NOTE: the examples assume one has done

import FWCore.ParameterSet.Config as cms
so we can use the short name cms rather than the verbose name FWCore.ParameterSet.Config when referring to the Python objects.

Python Type C++ Type Example
bool bool b = cms.bool(False)
int32 int i = cms.int32(-234)
uint32 unsigned i = cms.uint32(2112)
vint32 std::vector<int> v = cms.vint32( 1, -3, 5 )
vuint32 std::vector<unsigned> v =cms.vuint32( 0, 1, 0 )
int64 long long i = cms.int64(-234)
uint64 unsigned long long i = cms.uint64(2112)
vint64 std::vector<long long> v = cms.vint64( 1, -3, 5 )
vuint64 std::vector<unsigned long long> v =cms.vuint64( 0, 1, 0 )
string std::string s = cms.string("spaces are allowed")
s = cms.string('single quotes allowed')
vstring std::vector<std::string> v = cms.vstring( 'thing one', "thing two")
double double d = cms.double(-3.43e-34)
vdouble std::vector<double> v = cms.vdouble(1.2, 3, 4.5e-100, -inf)
FileInPath edm::FileInPath particleFile = cms.FileInPath("SimGeneral/HepPDTESSource/data/particle.tbl")
InputTag edm::InputTag inputTag = cms.InputTag("simrec","jets")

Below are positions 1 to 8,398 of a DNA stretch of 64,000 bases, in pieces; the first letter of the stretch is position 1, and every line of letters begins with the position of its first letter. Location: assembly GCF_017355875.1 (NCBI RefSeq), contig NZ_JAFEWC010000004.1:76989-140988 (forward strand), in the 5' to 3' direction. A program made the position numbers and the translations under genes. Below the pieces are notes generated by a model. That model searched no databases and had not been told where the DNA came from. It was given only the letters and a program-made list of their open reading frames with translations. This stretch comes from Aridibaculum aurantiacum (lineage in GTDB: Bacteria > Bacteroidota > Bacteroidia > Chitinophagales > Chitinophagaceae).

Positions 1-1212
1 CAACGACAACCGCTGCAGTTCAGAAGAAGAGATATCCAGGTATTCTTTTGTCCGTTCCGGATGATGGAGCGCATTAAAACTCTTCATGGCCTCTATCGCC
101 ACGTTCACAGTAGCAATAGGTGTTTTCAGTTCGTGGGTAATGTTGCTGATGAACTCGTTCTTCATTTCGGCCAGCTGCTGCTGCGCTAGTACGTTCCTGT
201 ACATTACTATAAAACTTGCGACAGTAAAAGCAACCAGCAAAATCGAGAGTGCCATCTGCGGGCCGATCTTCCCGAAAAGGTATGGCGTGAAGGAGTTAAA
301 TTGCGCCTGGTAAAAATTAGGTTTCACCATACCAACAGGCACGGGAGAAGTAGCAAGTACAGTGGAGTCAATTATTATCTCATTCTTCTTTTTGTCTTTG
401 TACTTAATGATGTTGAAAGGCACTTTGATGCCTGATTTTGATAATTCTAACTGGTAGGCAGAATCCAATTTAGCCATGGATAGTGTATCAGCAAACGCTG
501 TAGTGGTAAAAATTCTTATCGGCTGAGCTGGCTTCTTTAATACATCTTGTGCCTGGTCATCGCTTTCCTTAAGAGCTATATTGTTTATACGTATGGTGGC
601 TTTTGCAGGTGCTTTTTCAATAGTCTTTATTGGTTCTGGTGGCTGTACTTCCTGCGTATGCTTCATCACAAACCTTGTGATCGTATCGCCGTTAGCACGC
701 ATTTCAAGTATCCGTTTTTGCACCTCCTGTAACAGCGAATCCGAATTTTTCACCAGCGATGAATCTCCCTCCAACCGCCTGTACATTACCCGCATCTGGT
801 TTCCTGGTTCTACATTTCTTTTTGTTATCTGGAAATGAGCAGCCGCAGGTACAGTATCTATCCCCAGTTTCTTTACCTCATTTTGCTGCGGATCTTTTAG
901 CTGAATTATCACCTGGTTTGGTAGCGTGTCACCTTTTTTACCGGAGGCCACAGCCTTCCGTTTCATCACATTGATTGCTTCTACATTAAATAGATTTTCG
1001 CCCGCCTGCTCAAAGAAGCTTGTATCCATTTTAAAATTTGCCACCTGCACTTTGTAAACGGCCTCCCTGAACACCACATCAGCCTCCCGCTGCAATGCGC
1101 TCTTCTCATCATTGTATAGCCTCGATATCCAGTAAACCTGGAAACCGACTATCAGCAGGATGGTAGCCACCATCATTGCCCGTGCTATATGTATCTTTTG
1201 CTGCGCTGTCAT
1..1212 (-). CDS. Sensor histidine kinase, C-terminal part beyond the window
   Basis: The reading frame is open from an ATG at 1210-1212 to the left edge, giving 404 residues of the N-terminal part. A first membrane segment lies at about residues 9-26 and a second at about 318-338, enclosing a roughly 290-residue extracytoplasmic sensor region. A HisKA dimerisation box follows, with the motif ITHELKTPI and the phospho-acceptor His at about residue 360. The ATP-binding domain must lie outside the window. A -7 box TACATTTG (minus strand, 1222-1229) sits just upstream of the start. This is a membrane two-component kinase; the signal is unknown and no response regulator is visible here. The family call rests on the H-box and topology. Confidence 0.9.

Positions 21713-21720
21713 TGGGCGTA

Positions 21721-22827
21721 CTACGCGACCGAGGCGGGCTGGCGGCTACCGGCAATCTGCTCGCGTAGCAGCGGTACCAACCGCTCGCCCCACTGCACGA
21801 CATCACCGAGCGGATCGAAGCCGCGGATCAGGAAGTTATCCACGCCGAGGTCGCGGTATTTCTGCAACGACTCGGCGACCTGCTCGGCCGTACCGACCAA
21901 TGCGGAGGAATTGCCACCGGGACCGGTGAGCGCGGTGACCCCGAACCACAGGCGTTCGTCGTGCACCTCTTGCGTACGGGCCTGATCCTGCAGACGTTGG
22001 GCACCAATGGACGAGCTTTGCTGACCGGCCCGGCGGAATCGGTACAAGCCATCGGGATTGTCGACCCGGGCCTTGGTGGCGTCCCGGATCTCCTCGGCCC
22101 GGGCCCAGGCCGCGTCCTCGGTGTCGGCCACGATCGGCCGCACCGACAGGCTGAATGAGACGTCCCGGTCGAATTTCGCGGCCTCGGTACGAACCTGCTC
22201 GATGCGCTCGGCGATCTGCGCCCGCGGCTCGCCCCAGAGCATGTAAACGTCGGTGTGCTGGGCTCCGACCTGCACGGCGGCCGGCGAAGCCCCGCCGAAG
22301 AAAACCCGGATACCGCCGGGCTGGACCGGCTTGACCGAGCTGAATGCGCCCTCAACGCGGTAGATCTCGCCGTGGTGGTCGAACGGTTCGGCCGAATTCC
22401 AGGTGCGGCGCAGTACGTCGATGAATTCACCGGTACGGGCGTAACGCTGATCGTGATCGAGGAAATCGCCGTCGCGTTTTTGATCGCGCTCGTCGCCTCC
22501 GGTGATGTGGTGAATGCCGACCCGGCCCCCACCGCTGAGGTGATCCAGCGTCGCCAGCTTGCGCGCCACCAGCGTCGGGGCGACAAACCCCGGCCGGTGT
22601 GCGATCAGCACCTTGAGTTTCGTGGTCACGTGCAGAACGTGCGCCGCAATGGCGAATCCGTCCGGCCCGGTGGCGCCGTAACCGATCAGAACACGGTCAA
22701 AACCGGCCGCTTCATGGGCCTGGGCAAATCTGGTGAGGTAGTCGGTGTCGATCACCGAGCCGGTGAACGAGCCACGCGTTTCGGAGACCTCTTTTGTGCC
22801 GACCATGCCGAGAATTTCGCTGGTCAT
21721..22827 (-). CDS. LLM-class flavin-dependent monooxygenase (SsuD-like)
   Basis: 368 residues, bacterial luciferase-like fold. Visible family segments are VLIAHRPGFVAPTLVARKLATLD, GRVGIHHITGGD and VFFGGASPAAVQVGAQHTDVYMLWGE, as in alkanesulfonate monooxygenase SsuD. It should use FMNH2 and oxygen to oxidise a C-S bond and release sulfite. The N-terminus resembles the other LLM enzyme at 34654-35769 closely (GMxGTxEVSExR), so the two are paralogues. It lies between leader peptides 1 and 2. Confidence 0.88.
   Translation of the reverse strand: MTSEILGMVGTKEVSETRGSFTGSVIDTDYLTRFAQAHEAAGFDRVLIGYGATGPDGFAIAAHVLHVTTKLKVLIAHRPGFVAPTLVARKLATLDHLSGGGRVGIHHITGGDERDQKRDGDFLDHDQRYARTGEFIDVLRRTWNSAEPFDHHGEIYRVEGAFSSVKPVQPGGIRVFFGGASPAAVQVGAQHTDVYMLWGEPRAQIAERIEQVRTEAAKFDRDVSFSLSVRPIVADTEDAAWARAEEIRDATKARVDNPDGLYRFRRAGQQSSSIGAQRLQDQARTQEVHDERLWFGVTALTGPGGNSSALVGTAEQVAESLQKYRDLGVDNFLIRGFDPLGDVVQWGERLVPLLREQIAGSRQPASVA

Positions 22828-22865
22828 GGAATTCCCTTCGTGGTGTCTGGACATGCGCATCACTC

VInputTag std::vector<edm::InputTag> jetTags = cms.VInputTag( cms.InputTag("simrec","jets"), cms.InputTag("cone5CMS.CaloJets"))
ESInputTag edm::InputTag inputTag = cms.ESInputTag("hbconditions")
VESInputTag std::vector<edm::InputTag> inputTag = cms.VInputTag(cms.ESInputTag("hbconditions"))
EventID edm::EventID e = cms.EventID(1,1,1)
VEventID std::vector<edm::EventID> events = cms.VEventID(cms.EventID(1,1,1),cms.EventID(2,3,4))
EventRange edm::EventRange r = cms.EventRange(1,1,1,5,3,999) (0 corresponds to MAX)
r = cms.EventRange("1:1:1-5:3:999") ('min' and 'max' are allowed)
VEventRange std::vector<edm::EventRange> ranges = cms.VEventRange( cms.EventRange(1,1,1,5,0,0), cms.EventRange(8,1,1,9,1,10))
LuminosityBlockID edm::LuminosityBlockID l = cms.LuminosityBlockID(1,1)
VLuminosityBlockID std::vector<edm::LuminosityBlockID> lumis = cms.VLuminosityBlockID(cms.LuminosityBlockID(1,1),cms.LuminosityBlockID(2,3))